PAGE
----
We're using the Blucher ruleset for both the battles and campaign and it's working out very well so far.

Wednesday, February 20, 2019

Yet another Sectional Terrain Project

I've embarked upon yet another sectional terrain project.  Why?  The likely answer is because I'm nuts.  The reason I tell most people is that I just prefer sectional terrain to terrain cloths.  Terrain cloths aren't "bad", it's just I don't like how they don't stay flat.  The fist pictures shows 2 of the boards with some testing for ground cover.

This third iteration of terrain squares are based on a 24 x24 inch  base size.  To make them easier to transport they are only one inch in height, which is plenty of room for terrain depressions like craters, rivers and trenches.

Why 2x2?  It's the Goldilocks principal - my first iteration used mostly 2x4 panels which I found two hard to both transport and store.  The second iteration used 1ft x 1ft precut panels for Sally Forth which is a great product but I found them tedious to set up and I've got a good workshop to build my own.  2x2 ft seems "just right".

If you don't have access to power tools the Sally Forth stuff is a fantastic option.  I will incorporate the Sally Forth sections I build last year so the can be used with these.

I'll do a series of posts on how to build these but the construction is rather simple.  The sides are 1/4 inch plywood, the bottom 1/4 in MDF and the interior is 3/4 inch Extruded Polystyrene (EPS)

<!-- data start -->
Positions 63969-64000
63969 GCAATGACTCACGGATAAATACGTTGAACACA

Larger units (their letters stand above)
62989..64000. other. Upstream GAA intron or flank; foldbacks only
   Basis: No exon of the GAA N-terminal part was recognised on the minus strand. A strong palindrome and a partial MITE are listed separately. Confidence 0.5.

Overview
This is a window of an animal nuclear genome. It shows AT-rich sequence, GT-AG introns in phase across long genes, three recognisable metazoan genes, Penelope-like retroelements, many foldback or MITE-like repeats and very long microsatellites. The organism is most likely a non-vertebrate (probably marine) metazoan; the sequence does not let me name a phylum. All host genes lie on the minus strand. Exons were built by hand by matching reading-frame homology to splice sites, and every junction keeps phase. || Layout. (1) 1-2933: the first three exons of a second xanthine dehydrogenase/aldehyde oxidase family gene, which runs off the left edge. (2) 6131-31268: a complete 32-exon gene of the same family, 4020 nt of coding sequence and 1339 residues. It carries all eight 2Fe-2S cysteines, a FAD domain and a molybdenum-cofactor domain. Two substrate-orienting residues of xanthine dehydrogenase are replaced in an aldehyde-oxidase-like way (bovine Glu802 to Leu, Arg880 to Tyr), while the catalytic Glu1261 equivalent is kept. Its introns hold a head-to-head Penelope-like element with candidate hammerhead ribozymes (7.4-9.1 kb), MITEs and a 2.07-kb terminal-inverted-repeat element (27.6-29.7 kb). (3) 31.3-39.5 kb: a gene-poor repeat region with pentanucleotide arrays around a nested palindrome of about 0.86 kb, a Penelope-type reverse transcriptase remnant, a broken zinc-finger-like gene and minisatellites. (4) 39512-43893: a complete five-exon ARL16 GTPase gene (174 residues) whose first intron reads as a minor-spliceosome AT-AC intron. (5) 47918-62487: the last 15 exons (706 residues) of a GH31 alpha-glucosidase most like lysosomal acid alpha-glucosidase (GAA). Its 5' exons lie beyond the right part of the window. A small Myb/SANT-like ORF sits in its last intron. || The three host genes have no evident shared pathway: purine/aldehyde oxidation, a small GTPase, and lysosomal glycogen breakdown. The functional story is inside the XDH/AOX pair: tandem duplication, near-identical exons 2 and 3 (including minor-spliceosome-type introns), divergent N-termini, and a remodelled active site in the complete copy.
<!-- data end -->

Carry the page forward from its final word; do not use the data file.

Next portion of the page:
Here's a rather boring shot of my cutting the sides to length.  I went with a simple but joint so two of the strips are 24 inches long and 2 are 23.5 inches.

After an hour or so at the Miter Saw, I've got all the wood parts cut to length for 10 2x2 ft sections.  I'm making a lot of these




 These sections will be held in place with wooden pegs.  I went with pegs over magnets as they are a good bit stronger and way easier to install as one doesn't have to worry about polarity with wooden pegs.

 Another test of different ground covers.  The base ground texture is pre-mixed and pre-colored tile grout mixed with a little PVA glue.  It provides a nice ground texture and dries rock hard.   I went with the "earth" colored grout and was very happy.  I also has dome paint mixed up to match the Vallejo "Tan Earth" color to use to paint the sides and touch up thin spots.

I'm not using static grass as the base ground texture as these boards will be used for lots of different scales form 6mm up to 28mm.  A few are planned to be savanna type terrain and those will use static grass.

 Of course there will be rivers!
Lots of river options.  There was a bit of a resin pour disaster so most of my river sections require a good bit of "restoration work"

 Lastly some shore sections.  I'll still use terrain cloths for sea but did want to build 6 feet of "shore line" to effect the transition

These terrain sections will likely make their debut at Historicon this summer.  There is a slight chance they'll be ready for Cold Wars.

By the way, If anyone is interested, I've got a bunch of nicely used 2x4 panels for adoption if one is willing to come to Maryland and pick them up!  They need a little touch up work but I'll throw in the storage rack and a bucket of the static grass mix for patching.

Please, somebody adopt us.  Our owner keeps saying terrible things about being torn apart for spare parts.  Historicon veterans like ourselves shouldn't be treated this way

A picture of the boards in their youth....